Student radio station Oxide is resuming broadcasting again after OUSU has lent a pre-owned computer to replace the station’s faulty Mac. After the hard-drive of the Mac Oxide broadcast from failed, the station spent the last two weeks transferring the radio software over to the OUSU-provided, new one.
In a statement, Oxide said “we are most grateful for the support of OUSU” and “are delighted to be able to continue broadcasting”. They added that they would “like to thank everybody involved with Oxide for their patience” and “lots of exciting things” were being planned for this year.
However, one senior “inside source” in Oxide said they thought the recent computer failure was symptomatic of “a mixture of the poor structure of the station, and chronic underfunding from OUSU”.
They continued: “Oxide is nowhere near professional enough to measure up against the other student-led radio stations around the country.”
Our source suggested that the Station Manager and Programme Controller “require far too much time commitment from the students that carry out these roles” and should be made full-time roles rather than student roles. They also revealed that a lack of investment meant the software used was “more primitive than Spotify”.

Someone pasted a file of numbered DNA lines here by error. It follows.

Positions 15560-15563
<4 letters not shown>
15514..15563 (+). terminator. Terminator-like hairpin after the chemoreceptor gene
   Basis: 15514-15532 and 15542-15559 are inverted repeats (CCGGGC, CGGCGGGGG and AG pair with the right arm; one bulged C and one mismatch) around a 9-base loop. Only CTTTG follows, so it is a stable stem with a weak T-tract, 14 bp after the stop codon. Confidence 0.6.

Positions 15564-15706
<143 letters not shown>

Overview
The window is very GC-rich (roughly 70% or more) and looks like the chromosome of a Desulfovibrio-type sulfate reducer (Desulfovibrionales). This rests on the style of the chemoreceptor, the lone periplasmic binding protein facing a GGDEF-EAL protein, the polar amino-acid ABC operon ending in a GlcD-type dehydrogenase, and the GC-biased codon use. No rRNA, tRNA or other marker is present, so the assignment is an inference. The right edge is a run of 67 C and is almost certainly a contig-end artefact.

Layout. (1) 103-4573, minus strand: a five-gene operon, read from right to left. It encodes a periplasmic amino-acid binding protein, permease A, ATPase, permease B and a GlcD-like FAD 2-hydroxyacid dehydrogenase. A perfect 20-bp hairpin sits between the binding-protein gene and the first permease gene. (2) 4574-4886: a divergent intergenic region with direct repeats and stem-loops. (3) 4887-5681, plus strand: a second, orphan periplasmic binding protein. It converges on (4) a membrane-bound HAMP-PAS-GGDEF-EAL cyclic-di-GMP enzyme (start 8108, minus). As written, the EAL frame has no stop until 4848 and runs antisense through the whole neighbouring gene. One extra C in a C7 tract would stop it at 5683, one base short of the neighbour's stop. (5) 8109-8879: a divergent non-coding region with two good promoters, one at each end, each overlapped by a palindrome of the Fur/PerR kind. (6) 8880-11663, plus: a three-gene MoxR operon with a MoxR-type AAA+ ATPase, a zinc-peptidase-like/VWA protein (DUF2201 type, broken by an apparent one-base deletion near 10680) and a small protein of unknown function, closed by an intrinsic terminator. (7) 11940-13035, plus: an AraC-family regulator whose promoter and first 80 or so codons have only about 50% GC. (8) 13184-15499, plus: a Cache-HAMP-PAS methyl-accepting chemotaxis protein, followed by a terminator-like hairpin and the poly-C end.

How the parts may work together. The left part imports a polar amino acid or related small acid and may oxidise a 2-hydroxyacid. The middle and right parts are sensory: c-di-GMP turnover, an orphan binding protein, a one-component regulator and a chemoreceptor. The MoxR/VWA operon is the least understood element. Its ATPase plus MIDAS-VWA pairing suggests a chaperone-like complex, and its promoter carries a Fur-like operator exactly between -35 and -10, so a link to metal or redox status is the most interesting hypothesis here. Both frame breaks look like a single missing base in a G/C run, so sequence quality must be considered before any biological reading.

OUSU President, Louis Trup, commented: “Discussions are still to be had with the Oxide team about what they want and need for the studio, which will then be taken from their budget.”
For the 2014/2015 year, Oxide’s budget stands at £306, an increase of £6 from the 2013/2014 budget.
Nancy Hatcher, Station Manager for Oxide, denied that the software was more basic than Spotify, but stated “as with most student-run societies, funding is an issue,” and highlighted “the neglect with which the station has been treated over the past few years”. However, she stressed that work is “now being put in to improve it” and “it is a process that does not happen overnight”.
Hatcher also added that the “structural system of Oxide is currently under review” and that “student radio should be fun”, giving “the opportunity to every member of the student body to be involved with broadcast journalism”. One presenter feels similarly, saying: “Oxide is an excellent way for students to get creative and can only get better with more investment and more people tuning in.”